2018 IUVA Americas Conference Workshop
Monday, February 26, 2018
1:00 PM - 5:00 PM
UV Fundamentals, Design Considerations, Applications, and Opportunities
The purpose of this workshop is to provide a basic understanding of UV fundamentals, along with an overview of UV considerations, applications, and case studies across water, wastewater and reuse. Additionally, special applications of UV will be presented, including a discussion on the science and application of UV-AOP, as well as a look into the future research that is needed for UV–chlorine AOP.
- Welcome and Workshop Overview 13:00 – 13:10
- Fundamentals and Basics: How does UV work for disinfection and AOP applications 13:10 – 13:40
Kati Bell, Stantec
- UV Systems for Nonpotable Reuse: Validations and regulatory requirements13:40 – 14:10
Bruno Ferran, Suez
- UV-AOP: Lessons learned from design and specification of a UV‒chlorine AOP for potable reuse in California14:10 – 14:40
Michael Priest, Stantec
- Break14:40 – 15:10
- UV-AOP Operation, Maintenance and Costs considerations of UV-AOP15:10 – 15:40
Adam Festger, Trojan Technologies
- UV-AOP and the emergence of use of UV-chlorine, what we know and what we need to know moving forward 15:40 – 16:10
Ron Hofmann, University of Toronto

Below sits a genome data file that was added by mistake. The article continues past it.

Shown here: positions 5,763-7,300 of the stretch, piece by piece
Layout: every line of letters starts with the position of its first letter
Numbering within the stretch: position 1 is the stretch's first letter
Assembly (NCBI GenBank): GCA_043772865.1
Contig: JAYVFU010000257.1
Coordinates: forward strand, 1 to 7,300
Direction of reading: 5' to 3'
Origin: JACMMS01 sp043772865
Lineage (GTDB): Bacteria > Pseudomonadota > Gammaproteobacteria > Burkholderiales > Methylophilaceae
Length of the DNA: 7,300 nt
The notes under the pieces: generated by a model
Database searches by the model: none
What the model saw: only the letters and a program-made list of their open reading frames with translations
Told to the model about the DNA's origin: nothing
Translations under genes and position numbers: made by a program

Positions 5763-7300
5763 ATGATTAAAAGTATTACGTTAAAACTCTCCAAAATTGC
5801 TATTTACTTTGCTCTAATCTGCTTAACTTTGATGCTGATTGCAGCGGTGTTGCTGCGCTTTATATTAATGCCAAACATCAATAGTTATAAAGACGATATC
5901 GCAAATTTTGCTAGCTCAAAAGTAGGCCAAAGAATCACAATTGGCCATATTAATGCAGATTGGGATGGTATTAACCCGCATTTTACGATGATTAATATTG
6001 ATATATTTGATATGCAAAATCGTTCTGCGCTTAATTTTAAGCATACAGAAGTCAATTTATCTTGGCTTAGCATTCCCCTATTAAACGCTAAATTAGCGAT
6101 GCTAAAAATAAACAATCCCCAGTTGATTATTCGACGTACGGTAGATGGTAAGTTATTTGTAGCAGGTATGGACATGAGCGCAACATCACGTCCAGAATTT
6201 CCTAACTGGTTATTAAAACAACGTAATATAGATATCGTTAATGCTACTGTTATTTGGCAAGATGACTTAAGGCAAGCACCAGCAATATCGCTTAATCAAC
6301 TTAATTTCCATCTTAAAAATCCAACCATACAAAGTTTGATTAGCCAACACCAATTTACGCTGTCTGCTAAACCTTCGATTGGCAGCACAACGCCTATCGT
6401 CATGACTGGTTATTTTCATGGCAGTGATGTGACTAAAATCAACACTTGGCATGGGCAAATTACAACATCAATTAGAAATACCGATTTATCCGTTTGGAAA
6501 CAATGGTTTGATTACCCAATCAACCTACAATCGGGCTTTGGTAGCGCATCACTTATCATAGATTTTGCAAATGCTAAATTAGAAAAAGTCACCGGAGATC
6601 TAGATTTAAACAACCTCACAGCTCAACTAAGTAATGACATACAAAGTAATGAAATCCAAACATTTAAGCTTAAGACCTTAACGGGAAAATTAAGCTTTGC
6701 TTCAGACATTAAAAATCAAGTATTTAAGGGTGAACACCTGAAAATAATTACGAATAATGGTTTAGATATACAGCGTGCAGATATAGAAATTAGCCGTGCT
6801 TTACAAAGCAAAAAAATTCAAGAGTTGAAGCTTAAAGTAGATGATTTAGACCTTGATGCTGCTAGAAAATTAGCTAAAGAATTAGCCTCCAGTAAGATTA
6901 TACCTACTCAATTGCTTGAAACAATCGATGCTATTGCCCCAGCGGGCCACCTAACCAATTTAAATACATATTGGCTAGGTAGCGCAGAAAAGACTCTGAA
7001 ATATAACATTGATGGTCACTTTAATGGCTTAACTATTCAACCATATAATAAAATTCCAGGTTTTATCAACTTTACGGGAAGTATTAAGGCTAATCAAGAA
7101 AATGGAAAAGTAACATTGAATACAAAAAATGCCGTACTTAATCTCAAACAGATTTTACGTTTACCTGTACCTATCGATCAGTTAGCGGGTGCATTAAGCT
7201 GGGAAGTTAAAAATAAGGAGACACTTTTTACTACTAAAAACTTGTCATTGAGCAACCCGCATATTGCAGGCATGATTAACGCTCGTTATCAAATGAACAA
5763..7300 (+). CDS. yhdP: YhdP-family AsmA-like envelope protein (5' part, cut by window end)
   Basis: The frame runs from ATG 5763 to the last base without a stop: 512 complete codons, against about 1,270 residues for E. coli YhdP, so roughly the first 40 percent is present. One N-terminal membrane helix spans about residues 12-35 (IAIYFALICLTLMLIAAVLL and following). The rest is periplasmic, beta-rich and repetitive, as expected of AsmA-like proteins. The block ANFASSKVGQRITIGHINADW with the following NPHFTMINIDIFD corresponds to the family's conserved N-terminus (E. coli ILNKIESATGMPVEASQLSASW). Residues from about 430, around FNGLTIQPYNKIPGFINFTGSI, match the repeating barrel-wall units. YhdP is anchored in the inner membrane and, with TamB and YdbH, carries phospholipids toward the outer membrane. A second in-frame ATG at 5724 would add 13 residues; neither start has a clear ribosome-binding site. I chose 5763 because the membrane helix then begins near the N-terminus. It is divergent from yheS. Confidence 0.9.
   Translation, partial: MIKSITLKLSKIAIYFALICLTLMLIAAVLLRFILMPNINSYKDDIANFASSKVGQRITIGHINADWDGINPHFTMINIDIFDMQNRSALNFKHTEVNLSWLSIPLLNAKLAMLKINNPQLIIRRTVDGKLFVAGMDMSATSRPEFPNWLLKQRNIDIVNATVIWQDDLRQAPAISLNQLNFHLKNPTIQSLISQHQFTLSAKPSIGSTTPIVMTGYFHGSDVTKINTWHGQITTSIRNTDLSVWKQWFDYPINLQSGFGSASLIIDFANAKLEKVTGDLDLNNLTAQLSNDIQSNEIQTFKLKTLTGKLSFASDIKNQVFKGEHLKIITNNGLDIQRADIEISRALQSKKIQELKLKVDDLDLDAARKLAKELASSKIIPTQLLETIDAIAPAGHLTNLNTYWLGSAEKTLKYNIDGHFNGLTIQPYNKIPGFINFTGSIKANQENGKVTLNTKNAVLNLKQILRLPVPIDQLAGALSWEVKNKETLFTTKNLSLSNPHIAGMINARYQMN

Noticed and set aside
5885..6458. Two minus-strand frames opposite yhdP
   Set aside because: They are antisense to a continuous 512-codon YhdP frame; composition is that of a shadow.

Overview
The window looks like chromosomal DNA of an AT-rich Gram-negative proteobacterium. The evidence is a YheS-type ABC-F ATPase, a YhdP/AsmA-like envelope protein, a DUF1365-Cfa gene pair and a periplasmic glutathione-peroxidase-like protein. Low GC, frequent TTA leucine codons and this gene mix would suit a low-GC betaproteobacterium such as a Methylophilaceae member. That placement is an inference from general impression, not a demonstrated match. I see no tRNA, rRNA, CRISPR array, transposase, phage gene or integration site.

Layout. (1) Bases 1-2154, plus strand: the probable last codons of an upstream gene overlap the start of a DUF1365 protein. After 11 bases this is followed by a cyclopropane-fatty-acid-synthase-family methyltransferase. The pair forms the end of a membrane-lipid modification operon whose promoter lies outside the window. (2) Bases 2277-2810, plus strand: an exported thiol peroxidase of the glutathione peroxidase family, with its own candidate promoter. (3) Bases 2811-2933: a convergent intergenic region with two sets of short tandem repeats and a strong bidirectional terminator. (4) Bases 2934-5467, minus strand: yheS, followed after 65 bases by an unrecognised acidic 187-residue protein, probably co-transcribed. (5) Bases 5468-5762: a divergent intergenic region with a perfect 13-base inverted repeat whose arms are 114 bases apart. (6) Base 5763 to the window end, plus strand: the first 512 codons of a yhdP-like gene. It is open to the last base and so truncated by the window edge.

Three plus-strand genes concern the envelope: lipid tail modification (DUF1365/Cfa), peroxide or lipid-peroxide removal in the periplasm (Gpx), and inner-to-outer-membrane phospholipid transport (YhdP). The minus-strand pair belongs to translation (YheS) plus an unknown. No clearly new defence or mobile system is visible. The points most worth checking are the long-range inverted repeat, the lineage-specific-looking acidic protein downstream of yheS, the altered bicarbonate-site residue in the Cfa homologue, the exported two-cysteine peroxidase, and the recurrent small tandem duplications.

- Panel Discussion for Q&A16:10 – 17:00
Leo J. Vander Lans Advanced Water Treatment Facility
Long Beach, CA
Thursday, March 1, 2018
8:45 AM - 12:30 PM
- $100 for IUVA Members
- $125 for Non-Members
Please note: No open toe shoes and bring eye protection glasses. They will have a few pairs to hand out.
Details About the Facility:
Leo J. Vander Lans Water Treatment Facility located in Long Beach, California, owned by Water Replenishment District of Southern California, receives tertiary-treated water and provides a multi-barrier treatment through a process train that includes microfiltration (MF), reverse-osmosis (RO), and ultraviolet light (UV).
The facility was built in 2003 and subsequently expanded in late 2014. The expansion increased the facility's capacity from 3 million gallons per day to 8 million gallons per day, providing up to 100% of the demand for the seawater barrier. The 2014 facility expansion added an advanced oxidation process (AOP), which augments the existing UV system with the addition of hydrogen peroxide for removal of organics and enhanced disinfection and included unique treatment process enhancements to reduce the facility's waste generations. The process enhancements include (1) a third-stage RO to increase recovery from the original 85% to 92.5%; and (2) a MF backwash waste treatment system that recovers approximately 95% of the backwash waste stream through dissolve air flotation (DAF) treatment and a follow-up polishing MF. With these process enhancements, the facility has been expanded to almost triple the production capacity without any increases in waste generations.
The Long Beach Water Department is responsible for operation and maintenance of the treatment plant under contract with WRD.